LONDON — Google has confirmed it will be meeting the UK government this week, following a fatal terror attack in central London that has reignited heated debate over encryption, and as the company engine comes under fire over extremist material accessible through its search engine.
On Sunday, Home Secretary Amber Rudd said she was “calling in a lot of organisations this week who are relevant” to discuss how the government and tech companies can work together to ensure law enforcement can gain access to encrypted data in terrorism investigations.
Rudd didn’t mention any companies the government would be meeting by name — saying only it is a “fairly long list.” But a Google spokesperson confirmed to Business Insider that it is among the companies who will be meeting this week. The Californian tech giant declined to comment further.
Shortly before the Westminster attack began, the extremist responsible used the messaging app WhatsApp. Facebook-owned WhatsApp end-to-end encrypts its messages, meaning they cannot be intercepted and read by anyone, including law enforcement or WhatsApp itself. This has kickstarted the perennial debate over encryption: Should there be “safe spaces” online, secured by encryption, that even authorities cannot access?
“There should be no place for terrorists to hide,” Rudd said in an interview on the Andrew Marr show on Sunday. “We need to make sure that organisations like WhatsApp — and there are plenty of others like it — don’t provide a secret place for terrorists to communicate with each other.”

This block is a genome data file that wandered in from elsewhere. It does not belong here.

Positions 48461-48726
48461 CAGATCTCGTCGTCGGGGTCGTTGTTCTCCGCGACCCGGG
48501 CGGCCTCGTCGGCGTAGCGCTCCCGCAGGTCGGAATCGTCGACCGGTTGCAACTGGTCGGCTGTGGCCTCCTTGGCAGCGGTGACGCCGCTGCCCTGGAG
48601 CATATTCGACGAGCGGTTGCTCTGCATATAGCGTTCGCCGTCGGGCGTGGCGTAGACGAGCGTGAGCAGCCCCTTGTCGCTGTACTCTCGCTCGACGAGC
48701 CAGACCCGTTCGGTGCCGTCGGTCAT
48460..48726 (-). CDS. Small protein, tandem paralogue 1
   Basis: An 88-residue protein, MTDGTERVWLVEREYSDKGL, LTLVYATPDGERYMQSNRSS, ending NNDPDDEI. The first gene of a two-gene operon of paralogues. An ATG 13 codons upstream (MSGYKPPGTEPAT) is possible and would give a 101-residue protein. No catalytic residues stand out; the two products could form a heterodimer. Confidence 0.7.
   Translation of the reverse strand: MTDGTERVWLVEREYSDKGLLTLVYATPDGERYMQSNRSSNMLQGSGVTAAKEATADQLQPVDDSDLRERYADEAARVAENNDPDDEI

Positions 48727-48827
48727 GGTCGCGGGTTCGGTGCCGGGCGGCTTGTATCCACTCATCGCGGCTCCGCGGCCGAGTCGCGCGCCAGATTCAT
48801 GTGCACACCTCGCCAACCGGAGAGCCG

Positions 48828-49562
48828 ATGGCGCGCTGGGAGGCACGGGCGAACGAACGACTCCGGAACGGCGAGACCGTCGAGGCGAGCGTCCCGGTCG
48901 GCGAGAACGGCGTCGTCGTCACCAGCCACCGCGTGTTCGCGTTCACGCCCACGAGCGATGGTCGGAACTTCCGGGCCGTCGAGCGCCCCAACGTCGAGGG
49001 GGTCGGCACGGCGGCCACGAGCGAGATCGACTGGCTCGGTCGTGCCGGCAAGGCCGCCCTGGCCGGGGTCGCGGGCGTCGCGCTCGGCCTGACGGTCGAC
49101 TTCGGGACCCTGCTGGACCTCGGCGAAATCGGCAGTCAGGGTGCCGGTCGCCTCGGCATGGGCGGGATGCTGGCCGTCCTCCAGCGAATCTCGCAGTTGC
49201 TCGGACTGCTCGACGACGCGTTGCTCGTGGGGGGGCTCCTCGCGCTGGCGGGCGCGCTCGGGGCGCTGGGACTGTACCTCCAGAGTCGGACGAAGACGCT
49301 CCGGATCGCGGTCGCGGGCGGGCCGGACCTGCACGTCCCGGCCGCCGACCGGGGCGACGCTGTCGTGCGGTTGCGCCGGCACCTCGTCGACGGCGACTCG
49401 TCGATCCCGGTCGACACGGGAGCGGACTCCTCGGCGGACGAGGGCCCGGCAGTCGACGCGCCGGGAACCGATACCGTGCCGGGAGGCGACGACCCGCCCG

Google’s Allo messaging app offers end-to-end encryption as an option, though it does not enable it as default. Both Apple’s iMessage and Facebook’s WhatsApp automatically end-to-end encrypt all messages where possible (but not Messenger, Facebook’s other messaging platform).
A Facebook spokesperson declined to comment on whether the company would be attending the meetings, saying only in a statement: “We are horrified by the attack carried out in London earlier this week and are cooperating with law enforcement as they continue their investigations.”
An Apple spokesperson did not immediately respond to Business Insider’s request for comment.
A Home Office spokesperson said the meetings would take place on Thursday, and declined to comment further.
Security experts argue that any attempt to weaken encryption or introduce backdoors would make ordinary users less safe due to its use in everything from banking to government business, and would be extremely difficult to enforce given encryption tech’s widespread availability online.
Google has also been criticised following the attack over the accessibility of material promoting terrorism via its search engine. The Daily Mail branded it “Google, the terrorists’ friend” in a highly critical front-page article.
Rudd suggested that the UK government would take legislative action if necessary to tackle the issue, saying: “What these companies have to realise is that they are now publishing companies. They are not technology companies, they are platforms. And we need to make sure that stops. You are right, we will not resign from taking action if we need to do so.”
And prior to the Westminster attack, Google found itself at the centre of controversy after it emerged that government ads were appearing alongside extremist content on YouTube. The company met with the Government, apologised, and pledged to review its advertising systems.
Here’s a complete transcript of Amber Rudd’s interview on the Andrew Marr Show, via the BBC:
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